Anglo American coal spin-off weak on first days of trading

Landau Collieries. (Image by Elaine Banister Photography. ©Anglo American 2016.)

South Africa’s Thungela Resources (JSE, LON: TGA), Anglo American’s coal spin-off, recovered on Tuesday after a grim debut on the London Stock Exchange on Monday that saw the stock drop 26% to 111.02p.

Thungela, which means to “ignite” in isiZulu, listed at 150p on June 7, but shares slumped immediately. While still trading lower than at opening on Monday, the stock climbed more than 19% by Tuesday afternoon, trading at 122.22p by 1:20pm London time.

In its main listing in Johannesburg, the new company also saw its shares collapse, but it recovered on Tuesday to close only 1.5% lower, at 2,350 South African rand.

The drop may have been driven by short-seller Boatman Capital Research’s comments ahead of the listing.

In a report posted on Sunday, Boatman said Thungela’s clean-up costs for the mines, which are all expected to close during the next decade, could be three times greater than the amounts currently disclosed to investors.

The firm also said that fresh liability rules in South Africa, due to come into place later this month, will significantly increase its closure costs.

“Given that Thungela’s mines have remaining lifespans of five to 11 years (assuming no extensions), this is now a pressing issue for the company and its shareholders,” Boatman’s report said, setting an equity value of zero.

Before Thungela’s debut, Liberum analysts quoted by Reuters estimated the miner’s market capitalization at between $440 million to $950 million. At close on Monday, the miner was worth just $253 million.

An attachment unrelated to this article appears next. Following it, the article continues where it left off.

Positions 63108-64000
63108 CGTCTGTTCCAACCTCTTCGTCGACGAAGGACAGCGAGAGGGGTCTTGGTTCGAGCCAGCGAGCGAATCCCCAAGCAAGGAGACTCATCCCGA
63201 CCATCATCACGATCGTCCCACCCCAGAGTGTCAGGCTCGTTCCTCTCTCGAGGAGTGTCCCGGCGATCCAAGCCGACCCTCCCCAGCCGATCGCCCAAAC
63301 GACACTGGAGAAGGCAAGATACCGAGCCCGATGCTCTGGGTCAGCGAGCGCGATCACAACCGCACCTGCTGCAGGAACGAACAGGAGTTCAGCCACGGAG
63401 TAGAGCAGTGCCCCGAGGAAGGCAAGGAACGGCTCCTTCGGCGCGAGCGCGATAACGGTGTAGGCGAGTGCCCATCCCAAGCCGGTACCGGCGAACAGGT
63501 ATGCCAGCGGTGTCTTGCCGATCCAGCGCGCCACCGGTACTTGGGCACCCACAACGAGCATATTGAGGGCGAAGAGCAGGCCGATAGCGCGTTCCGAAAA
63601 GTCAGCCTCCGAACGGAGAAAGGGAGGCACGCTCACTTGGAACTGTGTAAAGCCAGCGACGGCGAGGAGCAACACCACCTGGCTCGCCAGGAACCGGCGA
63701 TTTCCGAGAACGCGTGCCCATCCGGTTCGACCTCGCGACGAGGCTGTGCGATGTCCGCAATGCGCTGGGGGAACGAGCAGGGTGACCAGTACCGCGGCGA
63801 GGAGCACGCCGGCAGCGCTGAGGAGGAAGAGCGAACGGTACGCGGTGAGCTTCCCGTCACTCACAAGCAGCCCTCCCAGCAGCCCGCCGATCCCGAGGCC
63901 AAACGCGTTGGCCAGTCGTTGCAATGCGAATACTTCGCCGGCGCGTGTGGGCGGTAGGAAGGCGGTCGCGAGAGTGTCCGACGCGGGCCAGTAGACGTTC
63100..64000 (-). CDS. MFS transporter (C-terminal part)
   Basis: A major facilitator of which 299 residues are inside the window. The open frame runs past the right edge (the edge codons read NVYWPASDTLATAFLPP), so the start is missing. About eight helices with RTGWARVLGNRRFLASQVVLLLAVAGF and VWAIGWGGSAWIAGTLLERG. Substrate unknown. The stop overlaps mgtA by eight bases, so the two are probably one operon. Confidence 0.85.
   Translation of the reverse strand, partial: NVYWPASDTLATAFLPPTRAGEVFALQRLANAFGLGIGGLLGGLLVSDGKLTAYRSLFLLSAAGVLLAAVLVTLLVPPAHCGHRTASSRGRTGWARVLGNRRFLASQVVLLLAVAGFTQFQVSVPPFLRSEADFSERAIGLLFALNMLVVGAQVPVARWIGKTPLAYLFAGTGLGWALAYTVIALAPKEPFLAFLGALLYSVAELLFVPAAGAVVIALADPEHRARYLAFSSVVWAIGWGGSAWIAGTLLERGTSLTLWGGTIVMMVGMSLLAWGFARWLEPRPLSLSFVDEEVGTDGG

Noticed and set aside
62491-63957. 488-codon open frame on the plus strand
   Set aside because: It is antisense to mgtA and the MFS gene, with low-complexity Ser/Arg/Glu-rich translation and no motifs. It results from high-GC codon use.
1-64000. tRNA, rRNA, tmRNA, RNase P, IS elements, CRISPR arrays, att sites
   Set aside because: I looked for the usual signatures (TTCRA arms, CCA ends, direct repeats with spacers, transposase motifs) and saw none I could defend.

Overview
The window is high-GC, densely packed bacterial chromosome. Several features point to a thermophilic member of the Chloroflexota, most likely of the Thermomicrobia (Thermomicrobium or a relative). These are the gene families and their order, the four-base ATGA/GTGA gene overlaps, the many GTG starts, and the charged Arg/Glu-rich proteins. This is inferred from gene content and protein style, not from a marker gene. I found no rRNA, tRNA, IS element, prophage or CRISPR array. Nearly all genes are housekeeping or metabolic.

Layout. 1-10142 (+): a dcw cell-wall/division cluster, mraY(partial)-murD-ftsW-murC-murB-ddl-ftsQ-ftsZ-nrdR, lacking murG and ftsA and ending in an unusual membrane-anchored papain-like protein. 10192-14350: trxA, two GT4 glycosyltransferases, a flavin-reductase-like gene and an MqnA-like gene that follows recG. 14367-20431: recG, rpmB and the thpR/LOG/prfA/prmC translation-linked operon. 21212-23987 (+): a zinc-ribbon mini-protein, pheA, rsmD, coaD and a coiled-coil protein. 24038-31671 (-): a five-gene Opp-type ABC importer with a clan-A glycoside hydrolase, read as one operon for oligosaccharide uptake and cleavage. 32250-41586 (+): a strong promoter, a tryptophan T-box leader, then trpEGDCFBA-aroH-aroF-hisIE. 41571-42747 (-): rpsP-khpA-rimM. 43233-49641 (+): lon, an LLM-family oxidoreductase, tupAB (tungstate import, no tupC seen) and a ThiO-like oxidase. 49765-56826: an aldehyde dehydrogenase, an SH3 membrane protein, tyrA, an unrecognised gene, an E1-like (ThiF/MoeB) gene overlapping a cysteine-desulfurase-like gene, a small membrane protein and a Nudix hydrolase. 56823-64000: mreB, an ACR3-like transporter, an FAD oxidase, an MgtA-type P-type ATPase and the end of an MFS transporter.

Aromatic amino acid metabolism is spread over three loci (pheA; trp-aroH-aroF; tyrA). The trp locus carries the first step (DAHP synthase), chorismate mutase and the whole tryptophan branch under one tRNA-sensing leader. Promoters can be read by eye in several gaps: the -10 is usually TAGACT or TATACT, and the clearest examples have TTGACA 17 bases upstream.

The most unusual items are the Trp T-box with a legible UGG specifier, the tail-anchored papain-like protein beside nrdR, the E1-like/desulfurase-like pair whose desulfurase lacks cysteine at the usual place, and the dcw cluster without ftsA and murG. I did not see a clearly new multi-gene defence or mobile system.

Anglo American coal spin-off weak on first days of trading
Isibonelo Colliery. (Image by Philip Mostert. ©Anglo American 2019)

“Institutional investors have been moving away from coal mining in recent years. Investors now require many funds to avoid polluting assets such as coal miners making it difficult to find large cornerstone investors,” analyst John Meyer of SP Angel said.

Anglo said in a statement in response to the Boatman report that the provision on Thungela’s balance sheet is “over and above the regulatory guidance applicable to miners in South Africa.”

“The basis for provisioning under the draft NEMA regulations simply does not accurately reflect the actual or likely sums needed to discharge such liabilities,” Anglo said. “It is precisely because the amount required to be provisioned under the draft NEMA regulations is considered to be artificial, and arbitrarily inflated, that the draft has remained under review since 2015.”

Coal mammoth

The demerger of Thungela comes at a time of significant gains in South African thermal coal prices, which have increased by 25% to $113 a tonne this year.

Thungela holds 90% of the thermal coal operations in South Africa, with the remaining 10% held collectively by an employee partnership plan and a community partnership plan.

The miner has 137 million tonnes of reserves and 756 million tonnes in resources, along with seven operations — four open-pit and three underground. The overall book value of the assets is estimated in $1.25 billion.

Mounting pressure from investors, regulators and environmental organizations has pushed miners to either sell coal assets or to limit their exposure to the fossil fuel in recent years.

The world’s top miner, BHP (ASX, LON, NYSE: BHP), has also announced plans to exit thermal coal as part of its commitment to reduce emissions.

Rio Tinto (ASX, LON, NYSE: RIO), the world’s second-largest mining company, sold its last coal mine in 2018.

Anglo American has consistently been offloading coal operations since 2014. Together with announcing ts intention to spin off its South African unit last year, it made the decision to sell Cerrejón, its thermal coal subsidiary in Colombia.

Anglo, BHP and Rio’s decision leaves miner and commodities trader Glencore (LON: GLEN) as the last major company in the coal sector.

The Swiss firm does have an ambitious plan to reach net-zero emissions by 2050 through reducing its direct and indirect carbon footprint by 40% by 2035, compared to 2019 levels.

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